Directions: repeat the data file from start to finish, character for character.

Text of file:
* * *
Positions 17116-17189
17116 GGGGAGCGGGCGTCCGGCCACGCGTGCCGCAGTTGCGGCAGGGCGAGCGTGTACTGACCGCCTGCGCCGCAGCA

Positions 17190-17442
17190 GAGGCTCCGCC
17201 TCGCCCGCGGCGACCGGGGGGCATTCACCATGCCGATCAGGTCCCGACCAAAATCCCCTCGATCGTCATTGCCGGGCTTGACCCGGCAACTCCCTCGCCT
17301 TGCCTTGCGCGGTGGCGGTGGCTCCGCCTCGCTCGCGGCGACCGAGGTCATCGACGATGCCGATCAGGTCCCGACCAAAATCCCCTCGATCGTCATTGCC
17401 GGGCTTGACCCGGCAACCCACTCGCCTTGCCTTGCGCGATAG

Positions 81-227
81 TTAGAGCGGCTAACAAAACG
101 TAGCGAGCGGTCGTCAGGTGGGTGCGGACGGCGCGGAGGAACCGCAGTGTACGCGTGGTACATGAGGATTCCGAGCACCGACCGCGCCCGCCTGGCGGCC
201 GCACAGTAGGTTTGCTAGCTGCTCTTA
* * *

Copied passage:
Positions 17116-17189
17116 GGGGAGCGGGCGTCCGGCCACGCGTGCCGCAGTTGCGGCAGGGCGAGCGTGTACTGACCGCCTGCGCCGCAGCA

Positions 17190-17442
17190 GAGGCTCCGCC
17201 TCGCCCGCGGCGACCGGGGGGCATTCACCATGCCGATCAGGTCCCGACCAAAATCCCCTCGATCGTCATTGCCGGGCTTGACCCGGCAACTCCCTCGCCT
17301 TGCCTTGCGCGGTGGCGGTGGCTCCGCCTCGCTCGCGGCGACCGAGGTCATCGACGATGCCGATCAGGTCCCGACCAAAATCCCCTCGATCGTCATTGCC
17401 GGGCTTGACCCGGCAACCCACTCGCCTTGCCTTGCGCGATAG

Positions 81-227
81 TTAGAGCGGCTAACAAAACG
101 TAGCGAGCGGTCGTCAGGTGGGTGCGGACGGCGCGGAGGAACCGCAGTGTACGCGTGGTACATGAGGATTCCGAGCACCGACCGCGCCCGCCTGGCGGCC
201 GCACAGTAGGTTTGCTAGCTGCTCTTA